The days are melding into each other. Some days I sleep, some days I don’t. I have visitors that I have to book in, because doing too much tires me out more than I thought it would.
I’m not doing much reading, my plans for a 100 books this year are up the wahoo by now. I can’t concentrate on the words, or I find myself reading the same paragraph over and over again.
My periods have been the bane of my life pretty much since they showed up. After a buffet of medications, trial and error (including two mirena implants) on 8 April I had my long-awaited hysterectomy. I was first on the list for Simon’s afternoon surgery, went into theatre about 1:30pm. I can remember crying from a mixture of relief and happiness as I was put under.
After that, time is relative…
Random photos on my phone while I was still groggy, show I got taken to the ward about 5pm. Hubs and Archie came to visit, I was in pain, but while I sat up in bed eating I FaceTimed them to show Arch I was feeling better.
About an hour after that, I barfed my food back up again. It was the single most easiest vomit I’d ever done, I know – TMI, but it was instrumental in pain relief as it meant I got a second bag of tramadol :D I was helped by the nurse on shift overnight, Olivia, who helped me tidy myself up and clean my teeth. My tummy settled and Olivia and another nurse gave me some morphine tablets. I put my audiobook on, earbuds under my pillow and an ear plug in and I got three straight hours of most excellent wafting.
In the morning I was visited by Simon and two of his doctors who showed me the requested photo of my uterus, (huge, chock-full of fibroids) all three inspected my wounds. I staggered to the bathroom, had a shower, sitting down in a chair, but still bliss; my dressings were changed and I was sent home. Less than 24 hours after surgery.
I was sent home so quickly, the physiotherapist missed me completely. The social worker managed a corridor conversation with us to make sure I wasn’t going home on my own, this was interrupted by the pharmacist who took my prescription and told us she’d meet us at the pharmacy. The Mercy oncology department (don’t stress, Simon is a specialist in difficult cases) have decamped to another part of The Austin while plumbing works take place in the Mercy tower; they’re the only department that can be transferred into and out of the Austin. All the preemies, OBGYNs and other specialised lady-bits doctors and departments have been moving up and down the tower floors while the works take place. The ward the oncology department are working from is in the Harold Stokes tower, basically I was on was on the other side of a large hospital. I was as weak as a kitten and my insides felt like they were falling out, there was no way I was going to be able to walk to the car.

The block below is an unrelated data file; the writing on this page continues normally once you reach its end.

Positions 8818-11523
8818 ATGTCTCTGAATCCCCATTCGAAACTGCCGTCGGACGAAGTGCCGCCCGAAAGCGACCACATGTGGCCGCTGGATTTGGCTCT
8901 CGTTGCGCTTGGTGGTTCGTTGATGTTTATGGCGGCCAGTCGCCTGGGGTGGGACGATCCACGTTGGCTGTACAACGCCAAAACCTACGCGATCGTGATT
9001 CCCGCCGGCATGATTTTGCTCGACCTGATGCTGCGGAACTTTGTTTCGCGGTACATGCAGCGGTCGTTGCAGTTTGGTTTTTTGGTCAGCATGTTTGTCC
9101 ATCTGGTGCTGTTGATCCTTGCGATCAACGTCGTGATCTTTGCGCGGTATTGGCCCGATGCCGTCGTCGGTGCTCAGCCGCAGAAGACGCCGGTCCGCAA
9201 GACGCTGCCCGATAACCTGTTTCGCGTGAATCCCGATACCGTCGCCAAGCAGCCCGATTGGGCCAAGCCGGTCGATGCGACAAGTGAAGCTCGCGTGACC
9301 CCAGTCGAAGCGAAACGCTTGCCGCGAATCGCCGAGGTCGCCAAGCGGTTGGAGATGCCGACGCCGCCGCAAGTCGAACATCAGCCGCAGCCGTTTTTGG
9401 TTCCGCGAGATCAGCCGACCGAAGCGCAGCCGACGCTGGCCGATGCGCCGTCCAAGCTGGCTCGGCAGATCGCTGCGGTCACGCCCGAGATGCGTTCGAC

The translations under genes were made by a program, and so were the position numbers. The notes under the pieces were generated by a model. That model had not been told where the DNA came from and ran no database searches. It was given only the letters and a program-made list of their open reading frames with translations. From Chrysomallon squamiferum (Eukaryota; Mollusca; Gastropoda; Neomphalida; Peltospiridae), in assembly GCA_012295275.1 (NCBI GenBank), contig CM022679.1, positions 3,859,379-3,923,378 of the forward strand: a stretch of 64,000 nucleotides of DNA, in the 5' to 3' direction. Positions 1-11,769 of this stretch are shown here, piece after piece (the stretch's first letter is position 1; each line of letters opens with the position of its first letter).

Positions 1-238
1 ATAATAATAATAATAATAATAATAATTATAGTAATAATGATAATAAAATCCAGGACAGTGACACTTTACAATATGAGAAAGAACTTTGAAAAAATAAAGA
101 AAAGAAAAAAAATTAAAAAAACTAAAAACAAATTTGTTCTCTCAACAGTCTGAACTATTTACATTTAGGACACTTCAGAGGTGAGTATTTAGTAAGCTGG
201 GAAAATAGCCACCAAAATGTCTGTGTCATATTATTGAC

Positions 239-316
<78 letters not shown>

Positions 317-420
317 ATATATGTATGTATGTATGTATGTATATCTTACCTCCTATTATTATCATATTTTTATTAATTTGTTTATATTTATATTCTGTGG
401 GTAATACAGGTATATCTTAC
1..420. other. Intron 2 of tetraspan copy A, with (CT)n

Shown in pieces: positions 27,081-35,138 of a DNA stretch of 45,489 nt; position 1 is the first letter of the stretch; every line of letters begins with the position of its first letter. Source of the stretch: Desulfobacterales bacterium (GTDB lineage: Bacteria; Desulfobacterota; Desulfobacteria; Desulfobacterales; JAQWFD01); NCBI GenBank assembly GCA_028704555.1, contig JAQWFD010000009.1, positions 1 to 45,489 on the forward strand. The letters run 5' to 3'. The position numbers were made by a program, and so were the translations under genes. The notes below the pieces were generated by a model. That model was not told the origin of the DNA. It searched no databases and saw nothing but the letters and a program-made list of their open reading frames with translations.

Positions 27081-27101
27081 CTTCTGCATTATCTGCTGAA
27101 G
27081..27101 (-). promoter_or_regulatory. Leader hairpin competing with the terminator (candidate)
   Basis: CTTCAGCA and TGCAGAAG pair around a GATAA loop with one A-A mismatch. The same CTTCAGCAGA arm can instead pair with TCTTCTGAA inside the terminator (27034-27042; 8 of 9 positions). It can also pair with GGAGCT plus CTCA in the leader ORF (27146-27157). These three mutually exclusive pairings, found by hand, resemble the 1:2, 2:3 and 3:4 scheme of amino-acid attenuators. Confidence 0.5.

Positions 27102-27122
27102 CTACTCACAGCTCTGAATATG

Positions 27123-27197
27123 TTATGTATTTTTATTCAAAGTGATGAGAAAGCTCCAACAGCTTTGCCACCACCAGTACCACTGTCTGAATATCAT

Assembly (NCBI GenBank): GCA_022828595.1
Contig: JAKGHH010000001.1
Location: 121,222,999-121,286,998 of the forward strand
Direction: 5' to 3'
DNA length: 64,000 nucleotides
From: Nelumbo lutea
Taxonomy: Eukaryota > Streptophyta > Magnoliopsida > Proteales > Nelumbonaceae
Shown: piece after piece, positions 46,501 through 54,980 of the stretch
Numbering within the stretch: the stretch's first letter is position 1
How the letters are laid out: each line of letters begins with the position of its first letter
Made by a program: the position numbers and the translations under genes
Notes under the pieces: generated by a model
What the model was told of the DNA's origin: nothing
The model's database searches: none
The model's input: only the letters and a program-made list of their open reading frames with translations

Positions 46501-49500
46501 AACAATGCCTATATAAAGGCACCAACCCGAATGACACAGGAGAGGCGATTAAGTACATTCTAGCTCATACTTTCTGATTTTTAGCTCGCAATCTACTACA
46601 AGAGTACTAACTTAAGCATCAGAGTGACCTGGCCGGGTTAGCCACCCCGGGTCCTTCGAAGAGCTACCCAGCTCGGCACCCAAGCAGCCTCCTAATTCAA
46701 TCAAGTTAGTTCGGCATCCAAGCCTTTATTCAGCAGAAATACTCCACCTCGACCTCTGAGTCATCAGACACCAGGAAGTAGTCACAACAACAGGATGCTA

Aman, a lovely porter who also refilled my water jug first thing in the morning, took me to the pharmacy in a wheelchair. Hubs got me the hard-drugs from the pharmacist and Aman popped us all in the lift. I managed to get from the lift to the car, then thought ‘Oh shit’. My mouth was dry, I felt dizzy and really quite awful.
We stopped at the 711 around the to get me some water, I swallowed some pain relief and sucked on an anti-nausea pill then Hubs gingerly drove home. For a 20 minute journey, it took hours. Getting out the car my lips were blue and teeth were chattering. Archie took my shoes off, I crawled into bed and stayed there for two days.
Three weeks later, all the work I’d done leading up to the surgery was worth it; I’m walking and recovering well. I am listening to my body, if I do a bit too much it’s counterbalanced out with a nap. I’m not in any pain and already my energy levels are improving. I’ve still got a few weeks off work to carry on resting up and I’ve got an appointment with a trainer at the gym the week after next. I don’t want to go charging back to the gym, I need an all-round, gentle program to get me back to fitness.
The pathology results came back as benign, Simon called me himself to let me know. I really couldn’t have been in safer hands. I’m going to miss hanging out with him every six months.